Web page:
Q: What is the impact of a person becoming a vegetarian on global warming?

Asked by Virginia Troyer, ’85, Santa Cruz, Calif.

I would bet that when most people think about reducing their global warming impact, they think about things like biking to work and turning down the thermostat, not changing their what they put on their plate. But according to a 2006 report by the United Nations Food and Agriculture Organization (FAO), that won't be enough to get the job done. The meat in our diets causes more carbon dioxide (CO2) and other greenhouse gases (GHGs) to be emitted worldwide than the either transportation or industry.

I hate to pick on T-bone steaks and meatballs, but beef is by far the worst climate offender. One reason is that it takes 20 pounds of feed to produce one pound of edible beef. The farming, processing and transportation of that feed requires gas-guzzling machinery, pesticides, fertilizers and trucking over long distances.

But all that human activity pales in comparison to an unavoidable fact of biology: the more you feed cattle, the more they belch and fart. Factor in the equally prodigious piles of manure, and it adds up to vast quantities of methane, a powerful greenhouse gas. All told, the methane produced by cattle nearly triples the Global Warming Potential of their feed production.

Talk about bad gas. But there's more! We raise more cattle every year, and the expansion of livestock is a key factor in tropical deforestation, especially in the Amazon. The FAO report estimates that 70 percent of the deforested land in the Amazon is occupied by pastures. That's obviously bad news for the plants, animals and people pushed aside, but it's bad news for us, too—deforestation pumps still more GHGs into the atmosphere, and dead trees can't suck the CO2 back out.

So what difference does a person make if they switch from the average American diet to a plant-based one? It depends how you calculate it. According to a conservative estimate by Gidon Eshel and Pamela Martin, geophysicists at the University of Chicago, it is the difference of more than 3,000 pounds of "CO2-equivalent" greenhouse gases each year (roughly equivalent to a 4000-mile road trip in a Toyota Camry). By this estimate the country's greenhouse gas emissions would drop by six percent if everyone switched to a vegetarian diet.

But a more recent study conducted by the Worldwatch Institute estimates that the difference would be even greater. By their estimations, livestock and their byproducts account for 51 percent of global greenhouse gas emissions. While many vegetarian diets still include livestock byproducts such as dairy, their study suggests that reducing meat products may have an even greater impact than previously thought.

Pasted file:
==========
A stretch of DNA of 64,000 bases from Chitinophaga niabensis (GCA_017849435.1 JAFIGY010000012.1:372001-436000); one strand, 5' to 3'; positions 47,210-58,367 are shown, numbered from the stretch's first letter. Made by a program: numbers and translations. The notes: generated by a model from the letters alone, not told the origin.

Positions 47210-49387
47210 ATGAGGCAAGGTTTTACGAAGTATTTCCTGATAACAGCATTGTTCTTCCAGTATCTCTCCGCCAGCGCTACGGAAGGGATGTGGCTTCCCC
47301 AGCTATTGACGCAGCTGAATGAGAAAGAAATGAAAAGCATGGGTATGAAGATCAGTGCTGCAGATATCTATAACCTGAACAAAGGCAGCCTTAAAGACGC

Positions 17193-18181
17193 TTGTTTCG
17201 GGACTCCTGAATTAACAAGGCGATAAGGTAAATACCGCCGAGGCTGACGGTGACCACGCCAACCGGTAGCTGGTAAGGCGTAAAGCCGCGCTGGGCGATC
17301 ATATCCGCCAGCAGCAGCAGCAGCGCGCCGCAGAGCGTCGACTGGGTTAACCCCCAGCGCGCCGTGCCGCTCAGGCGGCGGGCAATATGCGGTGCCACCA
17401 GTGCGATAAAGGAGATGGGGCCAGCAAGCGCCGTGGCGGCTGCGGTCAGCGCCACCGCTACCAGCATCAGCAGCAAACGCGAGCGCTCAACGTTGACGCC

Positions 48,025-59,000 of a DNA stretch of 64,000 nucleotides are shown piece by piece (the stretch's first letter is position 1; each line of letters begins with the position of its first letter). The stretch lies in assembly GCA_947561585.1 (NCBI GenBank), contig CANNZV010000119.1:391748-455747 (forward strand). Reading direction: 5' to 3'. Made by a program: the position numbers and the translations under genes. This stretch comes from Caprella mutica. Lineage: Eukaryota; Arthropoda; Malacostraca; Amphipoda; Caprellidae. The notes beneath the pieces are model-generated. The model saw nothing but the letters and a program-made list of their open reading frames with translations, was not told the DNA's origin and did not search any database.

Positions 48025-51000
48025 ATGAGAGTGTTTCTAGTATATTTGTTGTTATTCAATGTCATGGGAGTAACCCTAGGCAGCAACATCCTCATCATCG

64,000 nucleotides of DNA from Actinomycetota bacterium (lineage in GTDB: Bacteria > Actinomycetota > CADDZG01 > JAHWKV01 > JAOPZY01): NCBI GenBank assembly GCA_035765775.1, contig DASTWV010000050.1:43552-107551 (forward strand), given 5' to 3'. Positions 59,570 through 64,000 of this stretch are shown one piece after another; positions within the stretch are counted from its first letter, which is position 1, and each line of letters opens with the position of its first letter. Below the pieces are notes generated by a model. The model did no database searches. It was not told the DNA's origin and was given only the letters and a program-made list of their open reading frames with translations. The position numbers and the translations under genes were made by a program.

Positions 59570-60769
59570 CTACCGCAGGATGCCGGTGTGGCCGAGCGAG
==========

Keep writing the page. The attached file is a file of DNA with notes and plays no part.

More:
As it is, Americans consume far more meat than people of any other nation—upwards of 270 pounds a year, per capita. That's about 60 percent more than the average meat consumption in the rest of the developed world. We could start a whole new column on the health effects of that kind of diet, But let's stick with climate change for now. The bottom line, says Stanford global food expert Rosamond Naylor, is that "we could do a lot in this country just by reducing the amount of meat we eat."

What to eat is a personal choice, of course. But I've found that the choice isn't as hard as you might think—though there are always some bumps along the way.

I have been mostly vegetarian for almost three years now. I say "mostly" because it took me months to admit my meat-free decision to my family. You see, I grew up in Alberta, Canada, in a city lovingly known as "Cowtown." It took me several trips home before I was ready to tell my cattle-raising relatives in "the Texas of the North" that I've become a granola-munching Californian. This resulted in vegetarian-except-for-holidays syndrome. I'm over it now.

I realize that going veggie is not something we're all going to do tomorrow, so let me make a couple of reasonable suggestions. For starters, consider choosing poultry or pork over beef. Birds and pigs are more efficient converters of feed to edible weight, and raising them creates less greenhouse gas at every step of the process. And if you currently eat meat every day, why not consider switching to veggie fare one day a week? "Meatless Mondays" could help you trim your personal carbon footprint—and who knows, you might just find you like it as much as I do.

Jess McNally plans to receive her bachelor's and master's degrees in earth systems in 2010.